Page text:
Patrick Caulfield portrait - Image Copyright Ken Govier

Patrick Caulfield /   Patrick Joseph Caulfield

United Kingdom 1936 - 2005

Painting, Prints

Patrick Caulfield
Patrick Joseph Caulfield
United Kingdom
August 20, 2013
Bojan is an author for Widewalls. He is particularly interested in English linguistics and culture. Bojan is also interested in Photography and Digital Art.

Patrick Caulfield was a masterful British painter and printmaker, one of the foremost artists of the post-war generation whose subtle and complex poetic is yet to get the widespread recognition it deserves. His bold canvases were usually understood as a part of pop art movement, categorization he himself profoundly objected, referring to himself as a formal artist; one can add an artist defying easy definition. Critics often wrongly compared him to Roy Lichtenstein, but due to his reticent nature and the lack of ambition, he didn’t use media as an elongation of his art. Nevertheless, he didn’t take much notice; he was awarded the Order of the British Empire in 1996 and became a Royal Academician in 1993.

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Patrick Caulfield – Coloured Still Life, 1967 – Image courtesy of Tate Modern

Education and Emerging into Prominence

Caulfield was born in West London in 1936. After he finished the Chelsea School of Art in 1960, he went on a journey to Crete where the frescoes and bright, hard colors of Minoan art made a major influence on him. He attended the Royal College of Arts from 1960 to 1963, after which he had was a part of the important exhibition at Whitechapel gallery in 1964. Since, he emerged to prominence and was associated with pop art and artists like David Hockney, Allan Jones, B.B. Kitaj. Some of his important works from that period are Still Life, Pottery, and Sweet Bowl. In the mid-70s he started doing more detailed paintings with realistic elements, heavy black outlines, and flat colors. He was using a variety of styles, dominated with single hue and figurative simple objects in the interior. In 1987 he was nominated for the national Turner Prize. Aside from paintings, he started doing print screens (doing overall 111 print screens) that were highly appreciated and demanded.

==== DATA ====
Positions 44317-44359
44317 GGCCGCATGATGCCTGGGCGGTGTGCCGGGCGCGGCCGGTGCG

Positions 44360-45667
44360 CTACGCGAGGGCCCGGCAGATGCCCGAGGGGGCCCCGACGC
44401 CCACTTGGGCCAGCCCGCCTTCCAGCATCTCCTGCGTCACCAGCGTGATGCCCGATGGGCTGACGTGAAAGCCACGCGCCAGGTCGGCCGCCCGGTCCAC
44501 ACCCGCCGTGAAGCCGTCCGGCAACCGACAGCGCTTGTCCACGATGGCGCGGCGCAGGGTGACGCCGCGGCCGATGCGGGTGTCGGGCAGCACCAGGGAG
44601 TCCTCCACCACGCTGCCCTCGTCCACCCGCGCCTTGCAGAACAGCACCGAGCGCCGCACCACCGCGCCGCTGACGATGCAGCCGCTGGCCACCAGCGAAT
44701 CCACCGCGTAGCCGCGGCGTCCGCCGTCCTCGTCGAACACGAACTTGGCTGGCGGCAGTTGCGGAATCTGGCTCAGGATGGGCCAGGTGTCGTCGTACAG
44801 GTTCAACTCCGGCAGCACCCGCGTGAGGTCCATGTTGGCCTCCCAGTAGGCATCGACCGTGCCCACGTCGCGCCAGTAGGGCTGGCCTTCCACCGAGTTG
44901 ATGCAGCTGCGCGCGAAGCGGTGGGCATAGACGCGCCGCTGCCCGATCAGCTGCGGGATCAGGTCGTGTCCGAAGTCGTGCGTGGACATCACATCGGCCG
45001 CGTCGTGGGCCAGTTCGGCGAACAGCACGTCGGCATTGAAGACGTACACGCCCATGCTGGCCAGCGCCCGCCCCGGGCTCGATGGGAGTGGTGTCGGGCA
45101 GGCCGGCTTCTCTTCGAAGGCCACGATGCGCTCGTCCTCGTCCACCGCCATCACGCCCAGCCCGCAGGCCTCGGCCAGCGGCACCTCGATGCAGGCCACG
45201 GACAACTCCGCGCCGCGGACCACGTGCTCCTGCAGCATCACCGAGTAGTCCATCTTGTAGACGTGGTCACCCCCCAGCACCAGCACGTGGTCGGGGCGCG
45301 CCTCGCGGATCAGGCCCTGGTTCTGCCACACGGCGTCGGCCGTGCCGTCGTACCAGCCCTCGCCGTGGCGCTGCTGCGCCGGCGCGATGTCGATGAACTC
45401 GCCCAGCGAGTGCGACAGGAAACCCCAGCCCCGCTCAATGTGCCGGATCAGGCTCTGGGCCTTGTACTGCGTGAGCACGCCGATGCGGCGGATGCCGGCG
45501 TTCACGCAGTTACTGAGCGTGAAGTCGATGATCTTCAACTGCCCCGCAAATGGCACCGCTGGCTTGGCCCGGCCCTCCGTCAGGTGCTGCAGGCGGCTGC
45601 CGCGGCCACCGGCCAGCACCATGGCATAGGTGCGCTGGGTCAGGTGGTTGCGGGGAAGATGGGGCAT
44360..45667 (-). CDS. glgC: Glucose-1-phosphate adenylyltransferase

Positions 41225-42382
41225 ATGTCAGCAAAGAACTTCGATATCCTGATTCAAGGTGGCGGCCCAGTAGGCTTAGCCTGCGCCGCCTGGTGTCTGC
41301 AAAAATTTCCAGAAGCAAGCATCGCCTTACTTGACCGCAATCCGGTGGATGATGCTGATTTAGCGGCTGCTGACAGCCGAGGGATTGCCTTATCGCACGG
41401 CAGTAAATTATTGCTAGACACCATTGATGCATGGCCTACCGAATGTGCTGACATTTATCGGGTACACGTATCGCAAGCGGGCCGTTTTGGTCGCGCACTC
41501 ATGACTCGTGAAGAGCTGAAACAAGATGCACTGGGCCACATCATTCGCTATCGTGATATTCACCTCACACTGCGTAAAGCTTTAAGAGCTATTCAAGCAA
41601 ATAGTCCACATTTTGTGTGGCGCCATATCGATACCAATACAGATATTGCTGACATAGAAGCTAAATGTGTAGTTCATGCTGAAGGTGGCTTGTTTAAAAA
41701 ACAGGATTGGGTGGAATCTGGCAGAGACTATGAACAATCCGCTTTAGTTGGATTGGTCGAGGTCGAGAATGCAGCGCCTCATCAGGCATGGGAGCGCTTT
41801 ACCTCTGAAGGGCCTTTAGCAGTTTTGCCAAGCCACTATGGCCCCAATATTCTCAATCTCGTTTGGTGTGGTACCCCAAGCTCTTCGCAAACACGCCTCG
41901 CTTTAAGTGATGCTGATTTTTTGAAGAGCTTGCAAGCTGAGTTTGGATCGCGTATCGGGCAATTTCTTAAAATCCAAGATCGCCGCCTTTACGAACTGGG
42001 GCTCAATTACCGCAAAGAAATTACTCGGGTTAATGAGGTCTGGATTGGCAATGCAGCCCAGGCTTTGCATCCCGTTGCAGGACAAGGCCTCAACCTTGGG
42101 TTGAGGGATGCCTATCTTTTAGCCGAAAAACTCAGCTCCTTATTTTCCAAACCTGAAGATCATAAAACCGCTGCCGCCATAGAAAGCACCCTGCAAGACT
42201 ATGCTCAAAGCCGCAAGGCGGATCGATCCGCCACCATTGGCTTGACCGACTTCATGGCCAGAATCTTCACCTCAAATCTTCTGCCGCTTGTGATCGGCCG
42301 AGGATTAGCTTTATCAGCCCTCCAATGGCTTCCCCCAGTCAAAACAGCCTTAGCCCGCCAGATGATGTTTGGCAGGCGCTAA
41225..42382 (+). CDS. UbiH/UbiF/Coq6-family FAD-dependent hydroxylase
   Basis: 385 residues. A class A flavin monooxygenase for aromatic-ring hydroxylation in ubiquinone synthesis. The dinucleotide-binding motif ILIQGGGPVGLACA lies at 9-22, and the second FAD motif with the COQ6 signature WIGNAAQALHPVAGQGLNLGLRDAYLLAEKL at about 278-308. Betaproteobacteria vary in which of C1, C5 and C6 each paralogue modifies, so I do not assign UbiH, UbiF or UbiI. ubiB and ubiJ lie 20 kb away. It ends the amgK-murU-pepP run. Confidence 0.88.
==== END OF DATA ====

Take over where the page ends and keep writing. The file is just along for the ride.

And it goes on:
in 2005 search the black home
Patrick Caulfield – Sweet Bowl, 1967 – Image via Tate Modern

Hallmarks of Patrick Caulfield’s Style

Patrick Caulfield’s style has no expressive gestures but reductive compositions in his design, his shapes and forms are not similar to pop arts but derived from careful observation. He paints objects from domestic modern reality with a specific dry wit humor and sense of wonder. His characteristic anonymous places and melancholic interiors deprived of humans indicate a pause in time or silence of ultimate aloneness – an elegiac drama without actors. But the critic Marco Livingstone argues that Caulfield manages to transform tragedy into an invitation to pleasurable contemplation. Even though his work is simple, clear and plain he carries off a profoundly subtle manner to enrich and refine that forms of figuration, creating images that are ambiguous and enigmatic in time and context. Caulfield confronts the spectator with ephemeral aspects of materiality and its incomprehensibility, implying a metaphysical point of view. Behind that cultivated and very English surface, immaculate and emotionally restrained, lay a fundamental Romanticism that he made little effort to disguise.[1] He is also regarded as a virtuoso colorist who conscientiously conjoined unpleasant hues in order to create effective visual impact and a skillful painter able to offer a sense of strangeness to familiar objects he painted.